Z. ottensii 2.50 m (medium) evident 1.50 and 2.60 m sparce
Z. pachysiphon 2.20 m (medium) evident 0.73 and 2.30 m sparce

Regarding the clumps area, there was a variation between 0.73 to 1.70 m at the base and the canopy ranging 2.30 to 5.10 m. It was observed that plants of the accession with large base also had high canopy (e.g. IAC Angatu), and plants with small base had low canopy (e.g. Z. pachysiphon), but neither were the highest nor lowest plant height. Plants with most clustered growth (up to 3.50 m canopy projection) are interesting choices for gardens with limited area, since requires smaller spacing. Base on clump density, accessions with agglomerated and intermediated characteristic could be indicated to hidden walls or fences better than accessions with sparse clumps (Table 1).

Only the accessions Z. zerumbet and Z. ottensii had stems with overturn tendency. Other accessions keeps the stems firm and erect at the clump. The overturn tendency is not directly related to the highest clumps. The number of stems per clump ranged from 16 to 58. The number of leaves was also quite variable, between 20 to 52 leaves per stem, but do not have a direct relation to the number of stems per clump. The leaves color vary from green to dark green. Z. zerumbet was the only accession that foliar stems remains dry on the plant. The others accessions were evergreen during the year (Table 2).

Table 2 Leaf stem characteristics of the Zingiber accessions. 

Accessions Leaf stem firmness (LSF) Number of leaf stems per clump (NLSC) Number of leaves per stem (NLS) Leaf color (LCol) Evergreen tendency (ET)
Z. spectabile firm 19 (low) 28 dark green yes
IAC Anchieta firm 50 (high) 47 green yes
IAC Angatu firm 33 (intermediary) 45 dark green yes
Z. zerumbet overturn tendency 52 (high) 31 dark green no
IAC Almada firm 26 (intermediary) 35 green yes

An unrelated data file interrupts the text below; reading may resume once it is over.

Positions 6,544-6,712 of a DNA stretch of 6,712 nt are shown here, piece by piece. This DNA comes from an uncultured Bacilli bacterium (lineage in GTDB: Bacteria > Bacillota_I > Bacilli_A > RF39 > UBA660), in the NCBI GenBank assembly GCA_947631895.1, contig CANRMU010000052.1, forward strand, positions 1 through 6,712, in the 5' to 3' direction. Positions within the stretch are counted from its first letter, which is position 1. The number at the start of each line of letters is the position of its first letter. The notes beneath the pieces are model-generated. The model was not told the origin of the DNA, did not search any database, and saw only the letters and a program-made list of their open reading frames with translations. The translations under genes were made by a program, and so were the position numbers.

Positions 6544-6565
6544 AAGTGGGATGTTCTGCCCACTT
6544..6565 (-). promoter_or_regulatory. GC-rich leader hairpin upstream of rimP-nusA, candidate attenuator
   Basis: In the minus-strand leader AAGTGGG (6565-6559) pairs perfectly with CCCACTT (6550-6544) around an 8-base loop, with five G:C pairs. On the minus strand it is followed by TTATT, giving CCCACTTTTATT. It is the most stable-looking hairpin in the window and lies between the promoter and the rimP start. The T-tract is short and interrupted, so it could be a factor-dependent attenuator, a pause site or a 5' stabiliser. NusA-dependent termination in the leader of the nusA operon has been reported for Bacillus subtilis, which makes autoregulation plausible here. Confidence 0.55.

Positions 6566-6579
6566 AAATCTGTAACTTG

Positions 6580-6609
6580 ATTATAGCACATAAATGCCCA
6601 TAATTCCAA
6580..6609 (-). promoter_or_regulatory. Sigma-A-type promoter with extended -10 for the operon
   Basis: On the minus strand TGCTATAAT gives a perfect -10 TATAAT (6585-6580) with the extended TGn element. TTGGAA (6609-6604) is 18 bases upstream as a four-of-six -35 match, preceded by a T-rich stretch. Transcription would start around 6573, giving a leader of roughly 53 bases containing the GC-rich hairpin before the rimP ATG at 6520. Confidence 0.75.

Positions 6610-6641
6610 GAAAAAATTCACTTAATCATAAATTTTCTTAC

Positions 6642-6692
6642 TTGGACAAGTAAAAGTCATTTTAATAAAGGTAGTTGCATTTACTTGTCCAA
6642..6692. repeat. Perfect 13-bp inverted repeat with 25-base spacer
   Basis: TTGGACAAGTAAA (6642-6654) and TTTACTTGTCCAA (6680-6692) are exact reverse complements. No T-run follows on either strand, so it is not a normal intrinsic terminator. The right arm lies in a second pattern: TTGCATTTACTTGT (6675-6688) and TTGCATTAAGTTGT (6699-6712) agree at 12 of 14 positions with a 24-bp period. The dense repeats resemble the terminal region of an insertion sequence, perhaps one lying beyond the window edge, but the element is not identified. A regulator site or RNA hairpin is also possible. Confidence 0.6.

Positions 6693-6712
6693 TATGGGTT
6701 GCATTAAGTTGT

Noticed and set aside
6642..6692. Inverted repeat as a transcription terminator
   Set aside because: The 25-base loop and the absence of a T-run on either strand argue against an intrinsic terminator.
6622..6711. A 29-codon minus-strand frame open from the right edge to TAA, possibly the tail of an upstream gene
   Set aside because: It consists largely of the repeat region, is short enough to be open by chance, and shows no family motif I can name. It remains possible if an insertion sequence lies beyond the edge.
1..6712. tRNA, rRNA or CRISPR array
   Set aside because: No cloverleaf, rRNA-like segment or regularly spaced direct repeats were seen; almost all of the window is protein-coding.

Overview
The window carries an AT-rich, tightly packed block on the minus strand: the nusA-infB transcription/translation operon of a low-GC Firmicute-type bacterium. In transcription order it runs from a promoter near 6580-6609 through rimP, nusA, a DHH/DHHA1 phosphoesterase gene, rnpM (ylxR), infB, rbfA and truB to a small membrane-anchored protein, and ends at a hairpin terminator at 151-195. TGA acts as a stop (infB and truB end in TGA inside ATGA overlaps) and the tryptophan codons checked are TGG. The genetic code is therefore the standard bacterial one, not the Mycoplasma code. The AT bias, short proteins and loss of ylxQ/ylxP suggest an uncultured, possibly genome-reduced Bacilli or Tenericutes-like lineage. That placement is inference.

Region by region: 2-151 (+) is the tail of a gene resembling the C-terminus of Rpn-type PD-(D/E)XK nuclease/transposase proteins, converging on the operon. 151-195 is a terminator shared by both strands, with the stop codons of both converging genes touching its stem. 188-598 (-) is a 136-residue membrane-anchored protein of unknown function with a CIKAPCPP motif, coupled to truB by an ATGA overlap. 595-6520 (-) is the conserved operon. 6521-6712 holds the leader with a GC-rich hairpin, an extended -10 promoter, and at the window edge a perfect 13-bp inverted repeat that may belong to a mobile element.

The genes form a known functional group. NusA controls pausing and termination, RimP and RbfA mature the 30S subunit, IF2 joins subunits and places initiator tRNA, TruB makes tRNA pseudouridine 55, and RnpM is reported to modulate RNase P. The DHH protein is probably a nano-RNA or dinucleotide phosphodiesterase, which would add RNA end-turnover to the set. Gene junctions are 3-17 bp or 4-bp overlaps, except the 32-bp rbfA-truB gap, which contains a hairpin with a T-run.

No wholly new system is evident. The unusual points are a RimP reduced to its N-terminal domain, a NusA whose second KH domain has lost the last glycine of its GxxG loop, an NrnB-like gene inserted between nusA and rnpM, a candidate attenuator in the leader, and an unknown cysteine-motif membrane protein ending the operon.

IAC Suanno firm 58 (high) 52 green yes
Z. macradenium firm 18 (low) 50 dark green yes
Z. newmanii firm 16 (low) 55 dark green yes
Z. ottensii overturn tendency 17 (low) 20 green yes
Z. pachysiphon firm 29 (intermediary) 28 green yes

About the characterization of inflorescences was noted that all the flower stems were erect except by Z. newmanii and Z. pachysiphon which growth were decumbent. In all the accessions were observed that the length of the flower stems were quite variable in the same clump. The diameter of the flower stems ranged from 2.20 (Z. zerumbet) to 4.30 cm (Z. pachysiphon) (Table 3).

Table 3 Flower stem characteristics of the Zingiber accessions. 

Accession Flower stem growth (FSG) Flower stem length (FSLe) Flower stem diameter (FSD) Flower stem/clump (FSC) Color sensorial perception (CSP)
Z. spectabile erect 0.40-1.20cm 3.0 cm 23 (medium) intense color and contrast
IAC Anchieta erect 0.40-0.80 cm 3.0 cm 60(very high) intense color and contrast
IAC Angatu erect 0.49-0.63 cm 3.0 cm 28(medium) very intense color and contrast
Z. zerumbet erect 0.30-0.70 cm 2.2 cm 38(high) intermediated color and contrast
IAC Almada erect 0.30-0.60 cm 2.8 cm 20(medium) intermediated color and contrast
IAC Suanno erect 0.41-0.90 cm 3.0 cm 61(very high) intense color and contrast
Z. macradenium erect 0.40-0.70 cm 3.2 cm 8(low) very intense color and contrast
Z. newmanii decumbente 0.15-0.30 cm 3.8 cm 25(medium) very intense color and contrast
Z. ottensii erect 0.50-0.70 cm 2.6 cm 4(low) Pale color without contrast
Z. pachysiphon decumbent 0.10-0.30 cm 4.3 cm 8(low) intermediated color and contrast

About the inflorescence number, the accession IAC Suanno and IAC Anchieta were the most productive, with 60 and 61 stems per clump. Z. zerumbet, with 38 flower stem per clump, was classified as high production. Accessions classified as medium produced among 15 to 30 stems (Z. spectabile, IAC Angatu, IAC Almada, Z. newmanii) and some accessions produced up to 10 inflorescences per plant (Z. macradenium, Z. ottensii and Z. pachysiphon).

Regarding the inflorescence characteristics, it was observed that the flower stem weight varied greatly depending on the accession. It was observed that inflorescence weight is not only influenced by length and width, morphological aspects as having free bracts also seem to influence. The correlation between inflorescence length/width and flower stem weight could be noticed in accessions with free bracts as Z. spectabile and Z. macradenium.

The color of the bracts is also very varied, depending on accession, ranging from green, yellow, orange to darker red on the lips. Most of the accessions have a gradual change color with the inflorescences aging, from the basis for the apex, adding exoticity (Table 4). Thus, the sensorial perception could range for very intense color and contrast to pale color without contrast (Table 3).